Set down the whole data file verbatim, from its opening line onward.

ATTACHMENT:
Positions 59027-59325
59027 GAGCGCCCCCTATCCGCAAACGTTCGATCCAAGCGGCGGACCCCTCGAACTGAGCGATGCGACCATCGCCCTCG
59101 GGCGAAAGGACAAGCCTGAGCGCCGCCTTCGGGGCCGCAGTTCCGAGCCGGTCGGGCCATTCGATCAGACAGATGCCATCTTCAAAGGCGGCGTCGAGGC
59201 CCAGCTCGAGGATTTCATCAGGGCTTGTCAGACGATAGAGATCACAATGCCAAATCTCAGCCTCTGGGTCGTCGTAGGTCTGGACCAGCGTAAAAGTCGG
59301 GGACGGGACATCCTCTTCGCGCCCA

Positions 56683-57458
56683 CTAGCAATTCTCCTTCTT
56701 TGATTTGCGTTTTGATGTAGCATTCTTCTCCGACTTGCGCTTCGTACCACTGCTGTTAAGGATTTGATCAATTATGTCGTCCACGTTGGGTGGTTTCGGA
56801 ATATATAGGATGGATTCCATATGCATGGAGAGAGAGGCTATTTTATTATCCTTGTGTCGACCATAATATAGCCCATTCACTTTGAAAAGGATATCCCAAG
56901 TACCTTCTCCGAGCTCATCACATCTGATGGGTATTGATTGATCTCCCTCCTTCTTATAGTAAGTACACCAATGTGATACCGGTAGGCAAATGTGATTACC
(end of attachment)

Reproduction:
Positions 59027-59325
59027 GAGCGCCCCCTATCCGCAAACGTTCGATCCAAGCGGCGGACCCCTCGAACTGAGCGATGCGACCATCGCCCTCG
59101 GGCGAAAGGACAAGCCTGAGCGCCGCCTTCGGGGCCGCAGTTCCGAGCCGGTCGGGCCATTCGATCAGACAGATGCCATCTTCAAAGGCGGCGTCGAGGC
59201 CCAGCTCGAGGATTTCATCAGGGCTTGTCAGACGATAGAGATCACAATGCCAAATCTCAGCCTCTGGGTCGTCGTAGGTCTGGACCAGCGTAAAAGTCGG
59301 GGACGGGACATCCTCTTCGCGCCCA

Positions 56683-57458
56683 CTAGCAATTCTCCTTCTT
56701 TGATTTGCGTTTTGATGTAGCATTCTTCTCCGACTTGCGCTTCGTACCACTGCTGTTAAGGATTTGATCAATTATGTCGTCCACGTTGGGTGGTTTCGGA
56801 ATATATAGGATGGATTCCATATGCATGGAGAGAGAGGCTATTTTATTATCCTTGTGTCGACCATAATATAGCCCATTCACTTTGAAAAGGATATCCCAAG
56901 TACCTTCTCCGAGCTCATCACATCTGATGGGTATTGATTGATCTCCCTCCTTCTTATAGTAAGTACACCAATGTGATACCGGTAGGCAAATGTGATTACC